getline() for string

This is a discussion on getline() for string within the C++ Programming forums, part of the General Programming Boards category; Is there any function to read one line from a string? Code: #include <string> std::string str, str2; std::getline(cin, str, 'p'); ...

  1. #1
    System Novice siavoshkc's Avatar
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    getline() for string

    Is there any function to read one line from a string?
    Code:
    #include <string>
    
    std::string str, str2;
    std::getline(cin, str, 'p');
    //Now I want read one line of it and store it in str2, how?
    I know its a little stupid, I searched MSDN.

    Thanks
    Last edited by siavoshkc; 08-19-2006 at 01:21 PM.
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  2. #2
    すまん Hikaru's Avatar
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    //Now I want read one line of it and store it in str2, how?
    There's only one line in str, so I guess it would be.
    Code:
    str2 = str;

  3. #3
    System Novice siavoshkc's Avatar
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    Wow, sorryyyyyyyyy. I am going to edit it.
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  4. #4
    (?<!re)tired Mario F.'s Avatar
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    You can either read until you find a '\n', or you can read it as if it was a stream with <stringstream>
    The programmer’s wife tells him: “Run to the store and pick up a loaf of bread. If they have eggs, get a dozen.”
    The programmer comes home with 12 loaves of bread.


    Originally Posted by brewbuck:
    Reimplementing a large system in another language to get a 25% performance boost is nonsense. It would be cheaper to just get a computer which is 25% faster.

  5. #5
    すまん Hikaru's Avatar
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    Maybe you can combine substr and find. This looks like it works.
    Code:
    #include <iostream>
    #include <string>
    
    using std::cout;
    using std::string;
    
    int main()
    {
        string str = "Hi there!\nI'm happy!";
        string str2 = str.substr(0, str.find('\n'));
    
        cout << "First line = " << str2 << "\n";
        cout << "Second line = " << str.substr(str.find('\n') + 1) << "\n";
    
        return 0;
    }

  6. #6
    System Novice siavoshkc's Avatar
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    Maybe you can combine substr and find.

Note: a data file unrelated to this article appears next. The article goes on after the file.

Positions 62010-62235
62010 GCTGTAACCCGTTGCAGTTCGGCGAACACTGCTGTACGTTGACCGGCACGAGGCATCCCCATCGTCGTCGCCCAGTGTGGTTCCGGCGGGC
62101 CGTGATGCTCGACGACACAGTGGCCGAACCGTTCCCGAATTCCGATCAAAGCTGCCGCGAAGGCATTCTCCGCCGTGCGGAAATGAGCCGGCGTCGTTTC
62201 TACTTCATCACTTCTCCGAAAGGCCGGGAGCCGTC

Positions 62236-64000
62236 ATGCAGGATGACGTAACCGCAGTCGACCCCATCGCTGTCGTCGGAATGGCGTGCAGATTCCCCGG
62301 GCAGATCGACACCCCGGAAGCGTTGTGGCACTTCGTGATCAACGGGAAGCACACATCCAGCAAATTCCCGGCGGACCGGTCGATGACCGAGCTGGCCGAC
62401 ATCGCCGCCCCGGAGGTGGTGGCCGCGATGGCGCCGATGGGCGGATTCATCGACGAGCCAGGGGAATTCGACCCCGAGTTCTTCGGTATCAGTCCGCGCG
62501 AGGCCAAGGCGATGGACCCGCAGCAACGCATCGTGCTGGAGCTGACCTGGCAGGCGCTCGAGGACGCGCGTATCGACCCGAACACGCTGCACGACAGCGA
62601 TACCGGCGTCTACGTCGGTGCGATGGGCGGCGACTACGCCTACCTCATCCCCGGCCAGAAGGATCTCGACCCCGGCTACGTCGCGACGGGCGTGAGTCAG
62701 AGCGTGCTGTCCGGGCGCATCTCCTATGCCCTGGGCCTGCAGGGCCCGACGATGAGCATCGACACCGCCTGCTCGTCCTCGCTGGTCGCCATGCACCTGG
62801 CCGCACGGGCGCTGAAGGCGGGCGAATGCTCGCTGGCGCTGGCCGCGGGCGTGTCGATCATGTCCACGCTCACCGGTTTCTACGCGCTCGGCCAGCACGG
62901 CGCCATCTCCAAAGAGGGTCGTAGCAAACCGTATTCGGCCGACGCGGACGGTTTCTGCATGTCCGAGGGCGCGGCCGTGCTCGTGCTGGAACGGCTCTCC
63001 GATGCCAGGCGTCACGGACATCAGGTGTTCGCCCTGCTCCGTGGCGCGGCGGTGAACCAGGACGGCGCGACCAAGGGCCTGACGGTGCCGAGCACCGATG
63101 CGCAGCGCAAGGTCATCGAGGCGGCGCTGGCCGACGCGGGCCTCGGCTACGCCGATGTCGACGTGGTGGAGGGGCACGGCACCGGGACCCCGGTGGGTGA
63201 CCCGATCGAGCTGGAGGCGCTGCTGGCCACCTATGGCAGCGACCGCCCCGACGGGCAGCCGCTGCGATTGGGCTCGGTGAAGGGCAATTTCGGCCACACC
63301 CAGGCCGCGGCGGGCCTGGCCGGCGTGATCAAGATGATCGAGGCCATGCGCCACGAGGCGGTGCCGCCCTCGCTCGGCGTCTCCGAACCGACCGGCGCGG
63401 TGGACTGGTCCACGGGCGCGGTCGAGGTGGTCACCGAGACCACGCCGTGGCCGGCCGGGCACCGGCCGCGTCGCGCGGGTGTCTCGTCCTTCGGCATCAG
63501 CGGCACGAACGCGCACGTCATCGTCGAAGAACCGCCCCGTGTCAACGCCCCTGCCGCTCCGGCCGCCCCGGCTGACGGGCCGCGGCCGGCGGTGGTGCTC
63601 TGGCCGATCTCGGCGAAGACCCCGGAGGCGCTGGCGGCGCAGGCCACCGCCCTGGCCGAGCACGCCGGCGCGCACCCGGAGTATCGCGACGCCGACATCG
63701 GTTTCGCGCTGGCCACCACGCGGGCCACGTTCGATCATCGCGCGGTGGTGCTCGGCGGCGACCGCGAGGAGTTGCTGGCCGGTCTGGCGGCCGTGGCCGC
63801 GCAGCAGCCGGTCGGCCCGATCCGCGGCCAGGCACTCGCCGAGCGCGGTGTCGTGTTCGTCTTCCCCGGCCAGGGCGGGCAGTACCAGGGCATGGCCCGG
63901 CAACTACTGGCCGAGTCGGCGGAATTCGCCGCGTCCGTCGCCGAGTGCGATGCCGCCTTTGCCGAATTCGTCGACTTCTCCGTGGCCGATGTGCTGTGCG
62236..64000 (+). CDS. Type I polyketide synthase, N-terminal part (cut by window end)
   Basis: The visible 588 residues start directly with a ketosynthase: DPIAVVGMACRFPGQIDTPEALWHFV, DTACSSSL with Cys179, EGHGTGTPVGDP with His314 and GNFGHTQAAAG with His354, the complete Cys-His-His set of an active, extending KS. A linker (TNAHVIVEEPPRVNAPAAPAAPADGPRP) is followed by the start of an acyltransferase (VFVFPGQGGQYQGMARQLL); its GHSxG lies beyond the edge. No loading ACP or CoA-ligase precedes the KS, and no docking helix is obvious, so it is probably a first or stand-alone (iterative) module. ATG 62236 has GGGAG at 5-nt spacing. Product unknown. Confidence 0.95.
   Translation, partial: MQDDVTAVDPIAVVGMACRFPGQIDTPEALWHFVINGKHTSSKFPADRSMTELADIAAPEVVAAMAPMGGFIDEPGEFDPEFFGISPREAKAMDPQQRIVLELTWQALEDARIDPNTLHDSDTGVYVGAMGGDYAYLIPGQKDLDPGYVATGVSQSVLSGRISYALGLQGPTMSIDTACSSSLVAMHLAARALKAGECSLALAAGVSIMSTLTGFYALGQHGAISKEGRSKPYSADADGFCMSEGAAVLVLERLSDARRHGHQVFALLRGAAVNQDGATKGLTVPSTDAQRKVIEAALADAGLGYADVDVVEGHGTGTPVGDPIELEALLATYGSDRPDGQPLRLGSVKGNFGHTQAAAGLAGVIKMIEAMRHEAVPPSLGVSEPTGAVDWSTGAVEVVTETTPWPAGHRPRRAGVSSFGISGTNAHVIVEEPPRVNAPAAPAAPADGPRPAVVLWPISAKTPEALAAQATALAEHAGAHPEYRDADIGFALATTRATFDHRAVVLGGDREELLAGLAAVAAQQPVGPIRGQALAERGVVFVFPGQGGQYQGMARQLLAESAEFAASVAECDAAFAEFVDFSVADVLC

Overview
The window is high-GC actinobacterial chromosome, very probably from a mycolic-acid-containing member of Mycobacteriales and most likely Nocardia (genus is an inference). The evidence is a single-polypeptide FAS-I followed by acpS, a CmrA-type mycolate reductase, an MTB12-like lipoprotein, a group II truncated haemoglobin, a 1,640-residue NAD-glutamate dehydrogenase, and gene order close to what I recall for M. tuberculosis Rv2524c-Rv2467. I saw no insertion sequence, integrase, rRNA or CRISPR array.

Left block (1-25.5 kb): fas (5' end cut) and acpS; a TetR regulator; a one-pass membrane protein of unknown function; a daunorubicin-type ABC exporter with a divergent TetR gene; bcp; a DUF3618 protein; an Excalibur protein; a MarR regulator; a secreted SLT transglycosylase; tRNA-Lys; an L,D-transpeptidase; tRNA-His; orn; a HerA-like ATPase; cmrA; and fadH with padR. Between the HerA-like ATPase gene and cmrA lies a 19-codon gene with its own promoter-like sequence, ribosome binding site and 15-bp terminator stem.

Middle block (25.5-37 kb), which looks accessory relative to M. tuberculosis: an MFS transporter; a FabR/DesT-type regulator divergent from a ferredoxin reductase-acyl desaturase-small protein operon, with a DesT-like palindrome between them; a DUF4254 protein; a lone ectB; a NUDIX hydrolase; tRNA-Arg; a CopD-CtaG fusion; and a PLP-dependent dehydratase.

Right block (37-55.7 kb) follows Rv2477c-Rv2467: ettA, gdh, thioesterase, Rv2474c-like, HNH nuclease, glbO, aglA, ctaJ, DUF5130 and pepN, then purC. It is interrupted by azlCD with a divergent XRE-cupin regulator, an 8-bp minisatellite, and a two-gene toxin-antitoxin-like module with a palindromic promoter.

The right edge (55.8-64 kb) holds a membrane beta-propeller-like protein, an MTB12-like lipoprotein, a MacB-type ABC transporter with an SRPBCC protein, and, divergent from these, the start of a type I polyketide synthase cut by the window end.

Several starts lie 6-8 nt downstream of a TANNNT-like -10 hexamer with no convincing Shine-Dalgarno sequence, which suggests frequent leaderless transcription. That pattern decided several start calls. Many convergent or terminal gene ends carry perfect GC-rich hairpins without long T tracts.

I know. I usually don't work with string and less than it string stream. I am serching for a function to read a line. That seems impossible for string. So I am going to use string stream.
    How can I read from cin to string stream? I think I knew these things some day, but I can't remember.

    [edit]
    I read them somewhere didn't learn them really.
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  7. #7
    すまん Hikaru's Avatar
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    Quote Originally Posted by siavoshkc
    How can I read from cin to string stream?
    I know how to do that! I was reading about it just yesterday and thought it was really neat. I don't really know how it works though.
    Code:
    #include <iostream>
    #include <sstream>
    #include <string>
    
    int main()
    {
        std::stringstream stream;
        std::string str2;
    
        stream << std::cin.rdbuf();
        std::getline(stream, str2);
        std::cout << str2 << "\n";
    
        return 0;
    }

  8. #8
    System Novice siavoshkc's Avatar
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    I don't really know how it works though.
    No problem I know. Reads input buffer and puts it into stream then reads one line from stream and puts it into str2.
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  9. #9
    (?<!re)tired Mario F.'s Avatar
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    getline works with stringstreams the same way it does with cin. This is so because the first parameter is a reference to an input stream.

    Code:
    #include <sstream>
    #include <iostream>